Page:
As soon as the proposals were issued, the regime seemed keen to deny them a partitionist character. From a practical perspective, however, the new divisions delineate the areas controlled by the regime and mesh with the first indicator, an “interim government” to administer the remaining areas.

Experts say the redistricting has clear sectarian dimensions. The Aleppo countryside, Manbej province, is adjacent to Turkey and is mostly Sunni. This effectively reduces the Sunni presence in Aleppo. The province of Qamishli, detached from Hasaka, has a Kurdish majority while most Hasaka residents are Sunni Arabs. The new Badiya province, consisting of the city of Palmyra and the eastern desert, is also Sunni. This reduces the number of Sunnis in Homs, where the western countryside is mostly Christian and Alawite.

The third indicator is what President Assad said April 5 to the Turkish TV station Ulusal a few hours after the administrative redistricting. Assad acknowledged that partition is a possibility, although he said it as a warning and as something he rejects. This is similar to official statements throughout history in similar situations. “Everyone knows that if things reach the point of partition, or if the terrorists gain control in Syria, or both, the situation will directly spread to neighboring countries and the domino effect may eventually reach distant countries.... This means that there will be a state of instability for years, perhaps decades,” said the president.

Assad’s opponents failed to exploit his statement because they suffered a major setback when al-Qaeda in Iraq (AQI) announced on April 9 that Jabhat al-Nusra, which has become the most forbidable group fighting the Syrian regime, “is part of AQI, which seeks to establish an Islamic state in Syria.” AQI leader Abu Bakr al-Baghdadi said, “It is time to announce in front of the people of Syria and the entire world that Jabhat al-Nusra is an extension and a part of the Islamic State of Iraq.” He also announced “the combining of the Islamic State of Iraq and Jabhat al-Nusra into a single entity: The Islamic State in Iraq and Syria.” It was as if he were drawing the geographic and sectarian borders of Syria.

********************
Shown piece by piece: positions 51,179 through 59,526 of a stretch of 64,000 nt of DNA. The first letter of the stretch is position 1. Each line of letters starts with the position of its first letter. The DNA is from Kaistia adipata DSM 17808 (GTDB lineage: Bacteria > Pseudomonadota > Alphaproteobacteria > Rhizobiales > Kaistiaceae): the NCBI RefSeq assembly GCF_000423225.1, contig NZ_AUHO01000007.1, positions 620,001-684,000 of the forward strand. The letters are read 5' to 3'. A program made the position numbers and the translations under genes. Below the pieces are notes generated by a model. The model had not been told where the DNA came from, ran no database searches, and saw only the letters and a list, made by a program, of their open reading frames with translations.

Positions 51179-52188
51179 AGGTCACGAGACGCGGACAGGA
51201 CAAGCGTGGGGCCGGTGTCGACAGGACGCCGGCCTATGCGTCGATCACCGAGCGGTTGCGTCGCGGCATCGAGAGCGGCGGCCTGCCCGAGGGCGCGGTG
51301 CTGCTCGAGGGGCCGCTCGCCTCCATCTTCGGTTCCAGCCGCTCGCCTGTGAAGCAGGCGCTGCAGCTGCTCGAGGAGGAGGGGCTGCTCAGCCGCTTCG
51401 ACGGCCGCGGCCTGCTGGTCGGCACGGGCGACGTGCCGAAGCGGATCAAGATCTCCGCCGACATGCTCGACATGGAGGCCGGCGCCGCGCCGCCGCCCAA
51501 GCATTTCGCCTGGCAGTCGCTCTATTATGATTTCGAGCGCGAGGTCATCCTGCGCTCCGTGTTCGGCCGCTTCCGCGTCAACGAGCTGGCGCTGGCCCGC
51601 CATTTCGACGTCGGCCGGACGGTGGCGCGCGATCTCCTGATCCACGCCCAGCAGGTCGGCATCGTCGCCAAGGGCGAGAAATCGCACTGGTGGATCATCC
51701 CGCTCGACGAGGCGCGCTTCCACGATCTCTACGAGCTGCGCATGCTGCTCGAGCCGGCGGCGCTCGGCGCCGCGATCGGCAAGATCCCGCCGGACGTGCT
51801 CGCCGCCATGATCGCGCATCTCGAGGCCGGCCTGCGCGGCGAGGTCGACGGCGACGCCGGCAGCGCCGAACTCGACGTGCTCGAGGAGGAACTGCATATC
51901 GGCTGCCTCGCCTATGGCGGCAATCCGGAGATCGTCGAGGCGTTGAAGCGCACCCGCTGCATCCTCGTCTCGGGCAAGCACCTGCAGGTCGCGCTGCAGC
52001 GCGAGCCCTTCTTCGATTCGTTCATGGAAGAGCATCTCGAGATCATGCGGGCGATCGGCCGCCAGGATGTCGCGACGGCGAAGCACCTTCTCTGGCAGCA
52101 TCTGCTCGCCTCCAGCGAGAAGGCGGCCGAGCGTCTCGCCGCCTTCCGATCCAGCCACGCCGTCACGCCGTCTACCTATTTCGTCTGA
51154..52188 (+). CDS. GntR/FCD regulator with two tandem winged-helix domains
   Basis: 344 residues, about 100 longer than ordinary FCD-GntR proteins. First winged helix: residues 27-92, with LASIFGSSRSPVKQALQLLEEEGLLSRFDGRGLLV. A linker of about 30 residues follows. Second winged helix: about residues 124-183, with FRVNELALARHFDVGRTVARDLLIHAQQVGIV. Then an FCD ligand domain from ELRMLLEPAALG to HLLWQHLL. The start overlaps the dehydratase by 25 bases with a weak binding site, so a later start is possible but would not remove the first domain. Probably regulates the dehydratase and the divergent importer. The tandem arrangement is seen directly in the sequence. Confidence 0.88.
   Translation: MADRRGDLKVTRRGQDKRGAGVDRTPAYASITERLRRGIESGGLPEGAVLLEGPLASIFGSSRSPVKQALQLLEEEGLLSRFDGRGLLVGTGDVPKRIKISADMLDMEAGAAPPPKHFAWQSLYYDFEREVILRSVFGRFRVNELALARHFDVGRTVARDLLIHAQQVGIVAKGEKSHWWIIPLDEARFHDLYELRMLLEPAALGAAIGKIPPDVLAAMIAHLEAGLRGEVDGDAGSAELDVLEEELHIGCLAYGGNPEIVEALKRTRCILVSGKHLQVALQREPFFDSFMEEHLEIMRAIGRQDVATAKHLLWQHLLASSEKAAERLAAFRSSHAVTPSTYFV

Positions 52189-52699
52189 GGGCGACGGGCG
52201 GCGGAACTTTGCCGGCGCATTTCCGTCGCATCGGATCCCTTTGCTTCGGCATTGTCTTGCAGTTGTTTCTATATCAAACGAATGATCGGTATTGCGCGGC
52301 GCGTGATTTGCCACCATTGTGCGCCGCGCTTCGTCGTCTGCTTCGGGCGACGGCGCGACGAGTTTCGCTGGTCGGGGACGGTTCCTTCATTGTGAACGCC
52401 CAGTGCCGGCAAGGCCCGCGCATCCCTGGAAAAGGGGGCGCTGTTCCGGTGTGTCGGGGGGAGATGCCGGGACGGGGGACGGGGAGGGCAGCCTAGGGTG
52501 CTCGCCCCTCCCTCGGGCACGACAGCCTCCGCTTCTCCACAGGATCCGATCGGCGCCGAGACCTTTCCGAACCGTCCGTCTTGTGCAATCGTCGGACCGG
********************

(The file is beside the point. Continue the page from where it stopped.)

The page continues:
A few hours after al-Qaeda’s announcement, the spiritual and political leaders of the Alawite minority in the city of Tripoli, in northern Lebanon, declared that their sect is being subjected to a war of extermination. On April 10, Sunni jihadists burned large number of Lebanese Alawite shops and businesses in Tripoli. Alawites in the city number some 30,000, or 12% of the population. Most of them live in an area that has become a kind of ghetto. Their businesses throughout the city are now under threat. An Alawite political leader said in an interview, “We are now living in the city between the jaws of pliers. Some deem us traitors and infidels who should be killed and whose property should be destroyed just because we are Alawites.”

So in Syria and its environs, all the stars are aligning for partition. Sectarian separation, population transfers, administrative redistricting, military demarcation lines and, most important, psychological and collective demarcations. That is all it takes to establish a fait accompli, which may change later according to the conditions and the balance of power. All this is happening in an area with a unique sociopolitical composition and where countries have formed after, not before, the formation of the sociopolitical groups living there. These groups have for centuries argued that their “entity” is historically fixed and geographically variable.

Jean Aziz is a contributing writer for Al-Monitor’s Lebanon Pulse. He is also a columnist at Al-Akhbar (Lebanon) and the host of a weekly political talk show on OTV.